The history of rubber is a history of sweated labour, environmental destruction, and repeated atrocities. Tully’s account not only provides insight into these horrors but particular moments of modern social history around the world.

John Tully, The Devil’s Milk: A Social History of Rubber (Monthly Review Press 2011), 480pp.

What is a commodity? On the face of it, simply an object. Marx pointed out however that it is really ‘a very queer thing indeed, full of metaphysical subtleties and theological whimsies’. A commodity like rubber on the one hand contains all sorts of useful, non-reducible physical properties, and on the other, within a capitalist economy, is just the equivalent of a given quantity of money; it contains an abstract exchange value of a definite amount. Moreover, the individual commodity contains within itself all the natural and social processes which brought it into being as a discrete product, from the growth, in this case, of the rubber-producing tree, to its harvesting, transport and manufacture into commercial rubber.

In Marx’s words from Capital, which Tully quotes towards the beginning and at the end of this book, the commodity ‘mirrors for men the social character of their own labour, mirrors it as an objective character attaching to the labour products themselves, mirrors it as a social natural property of these things’ (quoted at pp.14, 20 and 359). The import of Marx’s words is demonstrated and explored in this thorough and detailed history of the rubber industry’s development across the world from the nineteenth century through to the present.

The history of rubber can be made to serve as a kind of history of capitalism over two centuries. Not only is the detail fascinating in itself, but seeing developments through the perspective of rubber allows all sorts of connections to be revealed that the standard frames of bourgeois history hide. The history of rubber is a history of sweated labour, environmental destruction, and repeated atrocities. Some of this, such as the horrors of the Belgian Congo, may be at least superficially well known, but Tully is able to unpack matters to show a deeper significance within the context of the rubber industry. In standard accounts, passages of horror and cruelty can appear as detached examples of the failings of human nature. They can even be passed over as simply unfortunate episodes in the development of human societies towards more modern and prosperous forms (read liberal and western). These comforting evasions are revealed for the illusions they are in the face of a complete account of this one industry. The extremes of injustice and atrocity are not unfortunate exceptions in the history of capitalism, but recur almost as regularly as the trade cycle.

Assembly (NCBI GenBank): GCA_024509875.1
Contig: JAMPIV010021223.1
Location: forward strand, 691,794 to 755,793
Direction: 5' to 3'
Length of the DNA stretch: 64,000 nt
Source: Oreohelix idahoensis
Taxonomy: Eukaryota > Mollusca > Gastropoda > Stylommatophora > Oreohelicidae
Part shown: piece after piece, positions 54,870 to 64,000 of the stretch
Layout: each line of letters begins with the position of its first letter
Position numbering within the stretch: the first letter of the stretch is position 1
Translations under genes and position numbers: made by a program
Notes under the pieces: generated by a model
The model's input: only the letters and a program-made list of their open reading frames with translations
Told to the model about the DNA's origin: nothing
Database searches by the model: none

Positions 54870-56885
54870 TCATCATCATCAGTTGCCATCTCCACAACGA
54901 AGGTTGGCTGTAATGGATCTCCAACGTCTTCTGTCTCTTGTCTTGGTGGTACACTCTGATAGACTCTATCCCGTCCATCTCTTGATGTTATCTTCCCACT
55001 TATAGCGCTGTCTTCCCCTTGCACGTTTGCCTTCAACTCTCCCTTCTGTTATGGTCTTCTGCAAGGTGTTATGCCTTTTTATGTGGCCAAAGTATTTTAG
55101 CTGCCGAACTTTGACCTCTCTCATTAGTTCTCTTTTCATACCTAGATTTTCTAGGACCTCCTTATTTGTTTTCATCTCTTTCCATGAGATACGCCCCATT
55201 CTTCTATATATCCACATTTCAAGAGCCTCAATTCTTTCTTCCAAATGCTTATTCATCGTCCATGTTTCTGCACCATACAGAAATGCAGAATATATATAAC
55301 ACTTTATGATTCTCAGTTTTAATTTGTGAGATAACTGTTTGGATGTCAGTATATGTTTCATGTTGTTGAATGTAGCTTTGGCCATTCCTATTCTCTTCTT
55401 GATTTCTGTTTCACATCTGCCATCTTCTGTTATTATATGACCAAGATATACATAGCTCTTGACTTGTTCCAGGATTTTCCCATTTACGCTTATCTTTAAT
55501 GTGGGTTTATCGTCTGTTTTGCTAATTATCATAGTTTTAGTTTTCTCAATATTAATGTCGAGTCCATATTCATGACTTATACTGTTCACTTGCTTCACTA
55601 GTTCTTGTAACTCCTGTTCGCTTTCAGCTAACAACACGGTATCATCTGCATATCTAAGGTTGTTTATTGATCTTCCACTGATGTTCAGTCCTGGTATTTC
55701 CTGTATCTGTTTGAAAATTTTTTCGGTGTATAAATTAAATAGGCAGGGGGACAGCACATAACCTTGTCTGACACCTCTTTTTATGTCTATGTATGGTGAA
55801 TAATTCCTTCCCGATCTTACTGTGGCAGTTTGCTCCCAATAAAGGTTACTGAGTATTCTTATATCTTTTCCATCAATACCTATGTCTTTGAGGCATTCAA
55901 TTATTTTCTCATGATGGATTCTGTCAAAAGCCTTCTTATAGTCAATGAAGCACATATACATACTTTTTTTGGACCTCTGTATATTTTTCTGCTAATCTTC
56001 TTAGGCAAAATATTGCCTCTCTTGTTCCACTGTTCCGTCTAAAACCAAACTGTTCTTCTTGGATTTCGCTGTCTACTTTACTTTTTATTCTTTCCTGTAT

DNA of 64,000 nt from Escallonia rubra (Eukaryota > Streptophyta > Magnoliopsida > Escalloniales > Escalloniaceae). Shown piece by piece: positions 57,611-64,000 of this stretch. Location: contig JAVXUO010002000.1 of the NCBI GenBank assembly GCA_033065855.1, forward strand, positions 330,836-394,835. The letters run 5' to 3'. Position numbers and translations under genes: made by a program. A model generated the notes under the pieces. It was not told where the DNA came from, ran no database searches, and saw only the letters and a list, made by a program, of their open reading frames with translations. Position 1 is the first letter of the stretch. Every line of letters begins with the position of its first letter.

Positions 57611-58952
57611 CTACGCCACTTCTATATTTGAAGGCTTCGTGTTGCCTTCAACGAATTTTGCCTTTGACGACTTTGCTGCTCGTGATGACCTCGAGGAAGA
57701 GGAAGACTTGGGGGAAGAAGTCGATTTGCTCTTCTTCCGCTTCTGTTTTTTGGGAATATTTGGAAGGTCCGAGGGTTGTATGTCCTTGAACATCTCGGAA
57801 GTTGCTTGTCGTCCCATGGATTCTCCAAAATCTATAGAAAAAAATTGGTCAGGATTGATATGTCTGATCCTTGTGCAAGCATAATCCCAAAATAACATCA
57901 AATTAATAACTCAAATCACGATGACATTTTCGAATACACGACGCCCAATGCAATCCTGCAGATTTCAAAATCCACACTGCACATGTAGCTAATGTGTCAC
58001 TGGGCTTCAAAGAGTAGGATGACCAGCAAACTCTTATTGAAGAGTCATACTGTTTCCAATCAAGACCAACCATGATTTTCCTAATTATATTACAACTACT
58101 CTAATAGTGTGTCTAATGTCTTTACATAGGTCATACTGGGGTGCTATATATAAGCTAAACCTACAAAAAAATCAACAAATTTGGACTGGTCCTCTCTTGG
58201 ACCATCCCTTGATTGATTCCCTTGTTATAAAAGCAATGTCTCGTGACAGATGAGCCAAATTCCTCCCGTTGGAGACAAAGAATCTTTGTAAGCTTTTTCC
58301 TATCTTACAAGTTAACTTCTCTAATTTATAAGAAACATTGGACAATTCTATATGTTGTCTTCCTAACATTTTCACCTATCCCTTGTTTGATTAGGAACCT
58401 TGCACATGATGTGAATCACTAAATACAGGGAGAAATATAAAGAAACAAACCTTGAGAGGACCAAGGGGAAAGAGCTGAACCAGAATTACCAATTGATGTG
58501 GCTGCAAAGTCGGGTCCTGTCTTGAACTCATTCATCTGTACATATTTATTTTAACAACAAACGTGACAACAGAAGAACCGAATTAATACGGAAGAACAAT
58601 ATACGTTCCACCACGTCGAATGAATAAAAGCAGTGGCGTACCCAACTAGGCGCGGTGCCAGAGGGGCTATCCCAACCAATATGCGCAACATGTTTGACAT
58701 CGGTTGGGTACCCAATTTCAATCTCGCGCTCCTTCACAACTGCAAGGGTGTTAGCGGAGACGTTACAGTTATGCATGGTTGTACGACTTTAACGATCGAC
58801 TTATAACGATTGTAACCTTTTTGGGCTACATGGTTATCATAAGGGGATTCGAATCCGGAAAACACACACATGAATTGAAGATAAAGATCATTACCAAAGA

Rubber is of course ubiquitous; as essential for road transport as oil, it is used in a vast array of forms, making it apparently essential to industrial civilisation. Tellingly, ‘by 1939, crude rubber was, in dollar value, the largest single import into the United States’ (p.18). Conditions in factories producing rubber products, dreadful and lethal in the nineteenth century, are still gruesome: the author himself had occasion to work in one some twenty years ago in Australia (pp.13-14). Apart from the familiar litany of child labour and inhuman hours in the nineteenth-century factories, there were the immediate physical effects. The chemicals plus the conditions of work caused workers to choke up ‘blue-coloured froth’, and caused a reaction known as ‘naphtha jag’. One worker reported that no sooner than emerging from the factory ‘into the fresh air than he has commenced staggering and reeling as if under the influence of strong spirits’ (pp.51-2). Yet before crude rubber is manufactured into an end product, it has itself to be produced, and here the history of genocide begins.

The demand for rubber by the late nineteenth century led to a rubber-taping boom in the Amazon basin which involved forced labour on a huge scale, and cruelties of astonishing brutality, not to mention the rapid and careless destruction of the trees which supplied the natural rubber. In all of this, British capital played a large role. To this day in Peru there are an estimated fifteen groups of indigenous people in the rainforest who avoid all contact with the outside world being ‘descendants of tribes contacted over 100 years ago, during the rubber boom, who fled the prospect of enslavement and decimation by new diseases’ (p.85).